- The European Union introduced a new round of sanctions against Russia this week
- Jim Boulden says MH17 disaster forced the EU to reach agreement on the sanctions
- EU has now taken steps that will harm its own economy in order to stand up to Russia, he writes
If you're still querying any economic freeze between Russia and the West, digest this line from VTB bank the day Europe's sanctions took effect: The European Union "have gone against their own interests to do the bidding of their senior colleagues from across the ocean," the Russian financial giant said.
That's a publicly-traded, Western-style bank bluntly calling European governments lapdogs of the U.S. It's not a statement likely to win Western business in the future.
To be clear, these sanctions could never have been agreed by the divided, 28-nation bloc if 298 people had not been blown out of the sky over Ukraine.
This is an unparalleled precedent set by the EU, a group that hardly ever agrees on anything of substance. It has now taken steps that will harm its own economy in order to stand up to Russia.
The sanctions are tough, but have holes. France, for example, can still deliver a pre-paid Mistral-class warship to Russia. And the European branches of Russia's big banks can still operate as normal.
But European companies are suffering. Adidas is closing stores in Russia in anticipation of deteriorating sales. Volkswagen and Renault have already noted a slowdown that pre-dates the sanctions. Industrial and engineering giant Siemens has said it sees a "serious risk" to European growth as a result of the sanctions.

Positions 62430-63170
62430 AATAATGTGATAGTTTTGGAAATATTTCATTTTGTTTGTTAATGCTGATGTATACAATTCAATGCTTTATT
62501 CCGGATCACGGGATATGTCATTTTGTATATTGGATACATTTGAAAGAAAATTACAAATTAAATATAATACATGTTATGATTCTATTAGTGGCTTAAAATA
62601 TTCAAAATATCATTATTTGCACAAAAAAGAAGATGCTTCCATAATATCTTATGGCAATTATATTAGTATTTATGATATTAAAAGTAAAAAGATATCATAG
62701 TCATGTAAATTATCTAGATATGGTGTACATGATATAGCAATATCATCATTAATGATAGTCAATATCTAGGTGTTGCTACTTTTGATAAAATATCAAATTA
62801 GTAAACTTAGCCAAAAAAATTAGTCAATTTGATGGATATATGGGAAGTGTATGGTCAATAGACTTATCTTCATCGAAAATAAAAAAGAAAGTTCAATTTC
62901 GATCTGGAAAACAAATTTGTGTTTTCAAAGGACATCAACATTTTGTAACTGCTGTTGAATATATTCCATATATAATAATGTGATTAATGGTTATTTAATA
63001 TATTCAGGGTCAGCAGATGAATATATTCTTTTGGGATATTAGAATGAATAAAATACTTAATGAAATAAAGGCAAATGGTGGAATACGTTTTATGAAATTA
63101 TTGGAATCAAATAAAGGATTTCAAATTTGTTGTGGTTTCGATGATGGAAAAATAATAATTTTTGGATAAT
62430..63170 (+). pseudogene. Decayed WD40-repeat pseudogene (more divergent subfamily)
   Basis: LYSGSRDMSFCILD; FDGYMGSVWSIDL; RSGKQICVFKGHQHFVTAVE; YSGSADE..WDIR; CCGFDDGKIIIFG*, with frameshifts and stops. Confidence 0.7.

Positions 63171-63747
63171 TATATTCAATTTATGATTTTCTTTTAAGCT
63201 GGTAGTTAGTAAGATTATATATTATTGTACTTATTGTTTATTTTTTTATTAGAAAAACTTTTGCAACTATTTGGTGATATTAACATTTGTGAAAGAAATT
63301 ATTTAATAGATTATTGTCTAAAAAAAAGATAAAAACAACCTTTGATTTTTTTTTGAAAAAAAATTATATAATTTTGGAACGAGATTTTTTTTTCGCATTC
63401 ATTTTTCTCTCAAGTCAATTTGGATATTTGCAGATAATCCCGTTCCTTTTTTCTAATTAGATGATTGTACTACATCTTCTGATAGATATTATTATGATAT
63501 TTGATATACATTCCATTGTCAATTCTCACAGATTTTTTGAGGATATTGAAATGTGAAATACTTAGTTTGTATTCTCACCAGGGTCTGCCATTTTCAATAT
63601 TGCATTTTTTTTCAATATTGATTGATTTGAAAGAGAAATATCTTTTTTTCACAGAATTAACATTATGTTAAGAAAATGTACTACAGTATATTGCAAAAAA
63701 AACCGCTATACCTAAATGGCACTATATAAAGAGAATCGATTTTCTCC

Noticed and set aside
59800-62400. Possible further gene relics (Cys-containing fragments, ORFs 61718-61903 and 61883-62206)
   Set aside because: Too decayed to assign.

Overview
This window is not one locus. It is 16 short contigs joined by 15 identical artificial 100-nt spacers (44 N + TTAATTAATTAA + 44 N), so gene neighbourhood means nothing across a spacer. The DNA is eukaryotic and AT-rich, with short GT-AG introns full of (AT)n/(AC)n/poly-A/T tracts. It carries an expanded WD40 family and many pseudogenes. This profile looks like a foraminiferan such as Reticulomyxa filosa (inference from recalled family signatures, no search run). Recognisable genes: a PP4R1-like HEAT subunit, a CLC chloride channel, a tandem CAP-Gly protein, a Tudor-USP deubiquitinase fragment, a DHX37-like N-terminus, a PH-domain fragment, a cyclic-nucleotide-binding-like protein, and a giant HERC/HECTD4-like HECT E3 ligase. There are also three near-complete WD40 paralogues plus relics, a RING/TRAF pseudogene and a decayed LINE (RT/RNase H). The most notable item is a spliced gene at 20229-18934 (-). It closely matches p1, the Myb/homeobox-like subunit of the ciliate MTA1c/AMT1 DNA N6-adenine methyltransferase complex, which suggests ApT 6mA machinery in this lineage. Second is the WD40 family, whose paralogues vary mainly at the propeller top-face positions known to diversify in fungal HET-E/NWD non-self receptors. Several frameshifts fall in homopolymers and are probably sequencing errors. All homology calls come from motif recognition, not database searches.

These companies are not complaining and are not taking sides. They are doing due diligence and telling their shareholders the rules have changed and they expect an adverse impact.
In London, there is debate as to whether the city will suffer. Luxury homes, car sales, art and wine investment, private school enrollment and football teams have all benefited from Russian investments.
I believe the city could see upside. The Financial Times has reported the numbers of Russians putting their children into posh private schools is soaring. The Times has reported oligarchs are contemplating suing the EU or the individual governments to remove them from sanctions lists, and the best place for that is London's High Court. Such cases will generate significant fees for London's lawyers and public relations firms.
However, Russian firms contemplating listing on the London Stock Exchange may pause, out of caution investors could shy away.
I do wonder if changing sentiment will generate the most long-term pain between Europe and Russia. More sectors could be hit as financiers fear future sanctions and retaliation from Moscow, deals could dry up and finance could flee. That, in turn, could put a chill on European firms doing deals in Russia even if they are is not impacted by sanctions.
An economic cold wind, if not war, is certainly blowing through the financial capitals of Europe.